What is Polyamide (Nylon)?
Polyamides or nylon are an important class of high-performance engineering thermoplastics due to their balanced properties. Polyamides contain repeating amide bonds, i.e. -CO-NH-. Nylon was discovered by Wallace Hume Carothers, a chemist hired by DuPont de Nemours in 1928 to lead an extensive research program to develop new polymeric materials. In 1935, he developed the formula known as PA 66:
Polyamides are characterized by high temperature and electrical resistance. They also exhibit excellent chemical resistance thanks to their crystalline structure. They have excellent mechanical and barrier properties. In addition, these materials are highly flame retardant. When reinforced with glass fibers (short or long), the strength of their structure can compete with that of metals, which is why polyamides are often used as metal substitutes.
All polyamides tend to absorb moisture because of the amide chemical group. Moisture acts as a plasticizer in polyamides, reducing tensile modulus and increasing impact strength and flexibility. Moisture absorption also has a major effect on dimensional variations; this must be taken into account when designing parts.Polyamides are used in many applications, including automotive and transportation, electrical and electronics, consumer products, and many others.
Polyamide 6 (PA6) and Polyamide 66 (PA66)
Polyamide 6 (PA6) is also known as nylon 6 or polycaprolactam. It is one of the most widely used polyamides in the world. It is synthesized by ring-opening polymerization of caprolactam. The melting point of polyamide 6 is 223°C.
Polyamide 66 (PA66) or Nylon 66 is one of the most popular engineering thermoplastics and is mainly used as a replacement for metal in various applications. Nylon 66 is produced by polycondensation of hexamethylene diamine and adipic acid (two monomers with 6 carbon atoms each). The melting point of polyamide 66 is 255°C.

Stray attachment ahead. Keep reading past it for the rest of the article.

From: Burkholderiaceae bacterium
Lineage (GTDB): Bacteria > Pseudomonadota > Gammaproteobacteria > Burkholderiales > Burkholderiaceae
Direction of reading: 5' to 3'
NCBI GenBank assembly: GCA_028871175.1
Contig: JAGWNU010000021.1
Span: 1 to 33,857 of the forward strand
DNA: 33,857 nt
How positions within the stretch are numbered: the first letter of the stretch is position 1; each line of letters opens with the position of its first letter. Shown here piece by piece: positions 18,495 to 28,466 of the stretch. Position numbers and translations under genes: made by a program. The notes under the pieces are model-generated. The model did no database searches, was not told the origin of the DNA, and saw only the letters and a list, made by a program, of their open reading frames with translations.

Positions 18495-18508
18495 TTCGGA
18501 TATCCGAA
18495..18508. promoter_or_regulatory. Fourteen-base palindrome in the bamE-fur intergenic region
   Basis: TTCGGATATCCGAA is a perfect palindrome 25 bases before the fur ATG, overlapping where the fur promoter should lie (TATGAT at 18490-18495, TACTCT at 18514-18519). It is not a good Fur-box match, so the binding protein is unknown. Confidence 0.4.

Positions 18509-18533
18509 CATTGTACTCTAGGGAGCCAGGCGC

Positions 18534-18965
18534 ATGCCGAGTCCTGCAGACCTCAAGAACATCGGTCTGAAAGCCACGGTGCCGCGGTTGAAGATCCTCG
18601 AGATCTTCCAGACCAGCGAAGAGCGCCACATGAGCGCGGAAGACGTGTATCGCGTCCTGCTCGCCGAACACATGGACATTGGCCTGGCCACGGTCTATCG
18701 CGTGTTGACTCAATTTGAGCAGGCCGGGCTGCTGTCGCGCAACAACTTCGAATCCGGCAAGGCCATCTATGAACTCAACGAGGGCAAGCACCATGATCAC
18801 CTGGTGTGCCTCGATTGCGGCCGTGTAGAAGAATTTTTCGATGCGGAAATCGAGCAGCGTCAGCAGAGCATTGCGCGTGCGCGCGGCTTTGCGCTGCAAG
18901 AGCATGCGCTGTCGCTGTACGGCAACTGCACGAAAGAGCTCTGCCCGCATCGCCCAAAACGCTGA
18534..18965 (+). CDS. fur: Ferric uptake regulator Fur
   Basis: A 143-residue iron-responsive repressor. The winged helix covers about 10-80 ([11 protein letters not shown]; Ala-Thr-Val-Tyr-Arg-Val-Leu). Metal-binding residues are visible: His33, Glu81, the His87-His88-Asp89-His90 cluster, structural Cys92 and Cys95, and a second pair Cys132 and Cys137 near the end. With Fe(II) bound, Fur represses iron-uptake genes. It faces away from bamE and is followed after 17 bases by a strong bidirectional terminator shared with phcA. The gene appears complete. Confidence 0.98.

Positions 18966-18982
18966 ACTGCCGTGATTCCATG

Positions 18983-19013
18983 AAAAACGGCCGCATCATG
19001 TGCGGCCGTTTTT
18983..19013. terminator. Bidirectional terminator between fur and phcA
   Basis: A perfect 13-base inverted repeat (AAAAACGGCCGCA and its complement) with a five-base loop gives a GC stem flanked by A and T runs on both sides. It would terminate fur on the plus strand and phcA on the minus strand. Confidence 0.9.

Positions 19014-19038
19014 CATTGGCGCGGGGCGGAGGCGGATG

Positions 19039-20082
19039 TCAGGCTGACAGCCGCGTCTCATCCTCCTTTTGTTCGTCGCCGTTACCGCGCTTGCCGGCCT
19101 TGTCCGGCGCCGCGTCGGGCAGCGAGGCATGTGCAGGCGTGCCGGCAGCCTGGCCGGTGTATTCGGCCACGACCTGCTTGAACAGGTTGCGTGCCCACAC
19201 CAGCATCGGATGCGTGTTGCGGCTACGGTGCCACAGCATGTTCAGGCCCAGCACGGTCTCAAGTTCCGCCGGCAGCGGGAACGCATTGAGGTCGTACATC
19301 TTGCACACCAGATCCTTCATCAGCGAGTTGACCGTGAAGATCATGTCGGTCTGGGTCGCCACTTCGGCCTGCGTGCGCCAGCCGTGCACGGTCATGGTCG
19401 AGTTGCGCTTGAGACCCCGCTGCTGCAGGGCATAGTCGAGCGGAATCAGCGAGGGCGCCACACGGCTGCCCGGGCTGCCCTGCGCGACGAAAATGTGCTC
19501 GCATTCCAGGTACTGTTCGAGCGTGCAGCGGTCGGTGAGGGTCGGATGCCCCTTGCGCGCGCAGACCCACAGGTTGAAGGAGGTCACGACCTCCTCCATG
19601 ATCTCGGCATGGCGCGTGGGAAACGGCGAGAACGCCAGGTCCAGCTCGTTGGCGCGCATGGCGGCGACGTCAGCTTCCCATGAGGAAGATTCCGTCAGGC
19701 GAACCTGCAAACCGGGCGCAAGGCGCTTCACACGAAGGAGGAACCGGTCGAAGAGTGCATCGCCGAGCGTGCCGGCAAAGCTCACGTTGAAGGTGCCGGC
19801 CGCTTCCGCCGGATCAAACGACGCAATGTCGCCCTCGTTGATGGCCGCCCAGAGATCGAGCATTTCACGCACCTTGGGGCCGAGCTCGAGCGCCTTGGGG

The problem of recycling PA6 and PA66
PA6 and PA66 are by far the most widely used polyamides in the world. Both polyamide 6 (PA6) and polyamide 66 (PA66) are used in many different markets and applications due to their excellent performance/cost ratio. Their key properties are listed below.
Although they have a similar set of properties, there are still slight differences. PA6 has slightly lower temperature resistance than PA66 and is also slightly less ductile. Compared to PA6, PA66 has the following characteristics:
- A slightly lower moisture absorption capacity
- Higher modulus
- Better wear resistance
- Better short-term heat resistance
These slight differences lead to a big problem in the polymer recycling industry: actually, PA6 and PA66 have different properties and processing requirements. Mixing them together for recycling purposes may result in a material with compromised properties, reducing its usability in applications that require specific performance characteristics.
The main way to recycle these polymers is mechanical recycling: in this process, the collected waste materials are shredded or granulated into small pieces. These pieces are then melted and extruded into pellets, which can be used to produce new plastic products.
NIRLAB Polymers supports the accurate differentiation between PA6 and PA66: our solution allows the user to skip this phase: in 5 seconds the user is able to distinguish between those two polymers without the need of melting and pelletting.
As an example, the following are the results for the PA6 classifier, this classifier is combined in a more complex algorithm that is capable, by proper chaining of several machine learning models, to identify the polymer.
Every sample in this complex algorithm has been carefully checked by hand and so were the models: our strongness is flexibility in development which leads to tailor made solutions.
In the development several aspects have been taken into account such as colour, physical aspect, grade of washing, etc. in order to develop the most stable model possible.
PA6 classifier results